Overcoming Glossophobia (Fear of Public Speaking)

Last Updated: October 29, 2021

Depending on which survey you analyze; Glossophobia (or ‘Fear of Public Speaking’) is the second or first biggest fear of adult Americans. What’s strange is that this phobia of public speaking just doesn’t effect some people at all, while for others it can be a crippling fear that significantly impacts their life. In this article we look at what Glossophobia is, why it effects some and not others, and share several techniques to overcome glossophobia and defeat your fear of public speaking.

Getting up to speak in front of an audience is a nerve-wracking experience for anyone. But for some of us, it can even be a full-blown phobia.

A large number of people suffer from a fear of public speaking, known as glossophobia. For these people, the physical and mental effort of speaking in front of a crowd can be overwhelming. It can cause problems in many areas of an affected person’s life, such as slowing professional progression, and causing anxiety over common social situations.

There are strategies to help overcome glossophobia, however. Through mental techniques, physical exercises, and nutritional supplements, you can prevent glossophobia from controlling your life.

Read on as we share everything you need to know to overcome the fear of public speaking; glossophobia.

What is Glossophobia?

Glossophobia is a type of anxiety disorder, referring to a strong fear (or phobia) of public speaking. Those of us who suffer from glossophobia may experience a quick onset of physical symptoms when faced with speaking in front of an audience – even an audience of just a few people.

Glossophobia is categorized as a social phobia, similar to stage fright. Though the symptoms of glossophobia and stage fright overlap quite heavily, many who suffer from glossophobia may find other social situations, like meeting new people, or performing tasks in front of a crowd, completely normal. Yet when it comes time to speak in front of a group of people, they experience a sometimes overwhelming stress response.

How Many People Suffer from Glossophobia?

The exact number of people who experience glossophobia varies from source to source, and is hard to pin down. But the consensus is that this is a very common affliction.

One survey found fear of public speaking to affect 40% of Americans, the second most common fear behind snakes [1]. Others find the reach of glossophobia to be even more extreme, claiming that 75% of people suffer from some form of glossophobia at some point [2].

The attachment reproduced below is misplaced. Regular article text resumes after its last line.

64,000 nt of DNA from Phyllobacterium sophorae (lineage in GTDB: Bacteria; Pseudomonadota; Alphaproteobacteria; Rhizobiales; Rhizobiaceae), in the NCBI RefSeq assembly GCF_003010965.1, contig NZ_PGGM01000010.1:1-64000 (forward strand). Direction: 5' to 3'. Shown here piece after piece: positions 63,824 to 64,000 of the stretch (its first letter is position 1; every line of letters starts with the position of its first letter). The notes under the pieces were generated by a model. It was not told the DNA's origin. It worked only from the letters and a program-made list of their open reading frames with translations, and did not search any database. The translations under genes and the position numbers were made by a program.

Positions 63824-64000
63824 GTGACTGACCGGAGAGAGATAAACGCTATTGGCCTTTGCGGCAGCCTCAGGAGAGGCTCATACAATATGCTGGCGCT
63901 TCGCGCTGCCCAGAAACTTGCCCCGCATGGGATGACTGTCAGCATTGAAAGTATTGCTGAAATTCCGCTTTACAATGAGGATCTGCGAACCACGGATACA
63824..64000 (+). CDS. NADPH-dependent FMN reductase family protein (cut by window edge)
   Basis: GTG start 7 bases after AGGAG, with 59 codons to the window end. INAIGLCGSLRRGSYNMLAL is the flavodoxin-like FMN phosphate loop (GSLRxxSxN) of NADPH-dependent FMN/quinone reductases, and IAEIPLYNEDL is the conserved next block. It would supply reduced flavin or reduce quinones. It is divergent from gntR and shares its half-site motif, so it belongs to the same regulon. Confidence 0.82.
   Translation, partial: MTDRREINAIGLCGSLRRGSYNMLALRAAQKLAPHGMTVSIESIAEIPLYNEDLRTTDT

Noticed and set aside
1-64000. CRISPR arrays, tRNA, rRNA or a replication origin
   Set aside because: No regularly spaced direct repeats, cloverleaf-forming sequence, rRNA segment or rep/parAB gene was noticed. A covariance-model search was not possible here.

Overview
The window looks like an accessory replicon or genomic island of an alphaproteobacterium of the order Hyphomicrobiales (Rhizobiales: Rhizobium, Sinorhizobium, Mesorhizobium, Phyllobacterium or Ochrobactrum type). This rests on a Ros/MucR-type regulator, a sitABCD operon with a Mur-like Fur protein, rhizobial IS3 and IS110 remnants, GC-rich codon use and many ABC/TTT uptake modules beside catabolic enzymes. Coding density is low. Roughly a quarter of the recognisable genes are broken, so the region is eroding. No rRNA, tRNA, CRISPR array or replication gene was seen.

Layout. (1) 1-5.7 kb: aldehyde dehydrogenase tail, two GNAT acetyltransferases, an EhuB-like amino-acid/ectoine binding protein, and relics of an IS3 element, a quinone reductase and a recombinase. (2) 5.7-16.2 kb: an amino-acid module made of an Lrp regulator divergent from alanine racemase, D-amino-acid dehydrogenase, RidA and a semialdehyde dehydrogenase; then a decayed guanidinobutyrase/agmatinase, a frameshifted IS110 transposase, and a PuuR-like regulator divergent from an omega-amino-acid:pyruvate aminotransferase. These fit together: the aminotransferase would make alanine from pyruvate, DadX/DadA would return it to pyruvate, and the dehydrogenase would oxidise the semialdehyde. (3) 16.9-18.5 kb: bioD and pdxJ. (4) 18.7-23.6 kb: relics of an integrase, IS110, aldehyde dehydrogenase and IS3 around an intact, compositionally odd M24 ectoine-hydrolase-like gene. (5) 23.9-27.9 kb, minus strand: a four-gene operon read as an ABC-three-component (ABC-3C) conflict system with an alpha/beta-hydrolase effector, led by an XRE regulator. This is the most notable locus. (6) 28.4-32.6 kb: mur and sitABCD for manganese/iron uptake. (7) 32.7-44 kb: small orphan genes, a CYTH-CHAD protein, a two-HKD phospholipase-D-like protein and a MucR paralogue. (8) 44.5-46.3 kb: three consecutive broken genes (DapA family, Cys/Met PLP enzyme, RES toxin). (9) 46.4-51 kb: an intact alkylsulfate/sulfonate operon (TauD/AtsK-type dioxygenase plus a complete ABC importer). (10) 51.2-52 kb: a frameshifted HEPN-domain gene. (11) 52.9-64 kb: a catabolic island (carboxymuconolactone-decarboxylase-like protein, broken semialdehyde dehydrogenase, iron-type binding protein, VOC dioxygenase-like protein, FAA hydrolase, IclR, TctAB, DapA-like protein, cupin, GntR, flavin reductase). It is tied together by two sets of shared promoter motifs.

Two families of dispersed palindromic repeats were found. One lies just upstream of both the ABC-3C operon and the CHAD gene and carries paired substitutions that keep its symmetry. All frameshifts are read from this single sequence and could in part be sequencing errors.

What are the Physical Symptoms of Glossophobia?

Symptoms and severity of glossophobia vary from case to case. Some may experience light side effects, but for others, they may be debilitating.

Common symptoms of glossophobia include:

  • Sweating
  • Trembling
  • Rapid heartbeat
  • Nausea
  • Shortness of breath
  • Muscle tension
  • Dizziness
  • Dry mouth

What Causes Glossophobia?

The physical symptoms of glossophobia are caused by a stress response in our body, known as the “fight or flight” response.

This response causes the body to produce more of the hormone epinephrine (also known as adrenaline), which causes physiological changes such as an increase in heart rate and blood pressure, sweating, and a tensing of the muscles [3].

The fight or flight response is actually a survival mechanism, built to respond to stressful, life-threatening situations, in which we either need to fight for our lives, or escape.

Over time, as life-threatening situations have become less common, the fight or flight response evolved to be triggered by other stressful situations, including public speaking.

The reason why some people experience the fight or flight response in this very specific situation is not always clear. There are a number of reasons someone may suffer from glossophobia.

It may be biological. One study found that mice that show less fear and anxiety produce offspring with lower levels of anxiety [4]. Additional studies indicate there may be a link between social anxiety disorders (such as glossophobia) and genetics [5], as higher rates of social anxiety disorders are reported in relatives of people who suffer from these conditions.

The cause of glossophobia may also be psychological. Our past experiences and environmental factors may result in a person developing glossophobia. Some psychological causes may include:

  • Negative self-talk
  • Fear of failure
  • Overplaying the pressure of the occasion
  • Fear of embarrassment or being judged
  • Lack of experience

While there’s no test that can tell you for sure, understanding the inherent cause of glossophobia can help you find the right strategy to overcome it.

The Best Tools and Strategies for Overcoming Glossophobia

Glossophobia does not have to be a chronic, lifelong affliction. There are various strategies and tools one can use to overcome their fear of public speaking, including mental strategies, medication, and dietary supplements.

The strategy that works for one person may not for the next. If you suffer from glossophobia, it’s important you try to understand the root causes of your phobia, and experiment with different tools to see what works for you.

Let’s take a look at a few ways people combat glossophobia.

Practice

First, mild cases of glossophobia may be treatable simply with practice.

Many people struggle with public speaking simply because it’s new to them. The fear of the unknown and lack of confidence may manifest itself in extreme fear or anxiety.

Yet, once you get used to speaking in front of people, and develop confidence in this situation, the fear may go away.

This will not solve the fear of public speaking for everyone. For more serious cases, other tools and strategies will be needed. In particular, if someone doesn’t experience anxiety in any other social situations, yet speaking in front of a crowd immediately sparks a stress response, a more concentrated strategy may work best.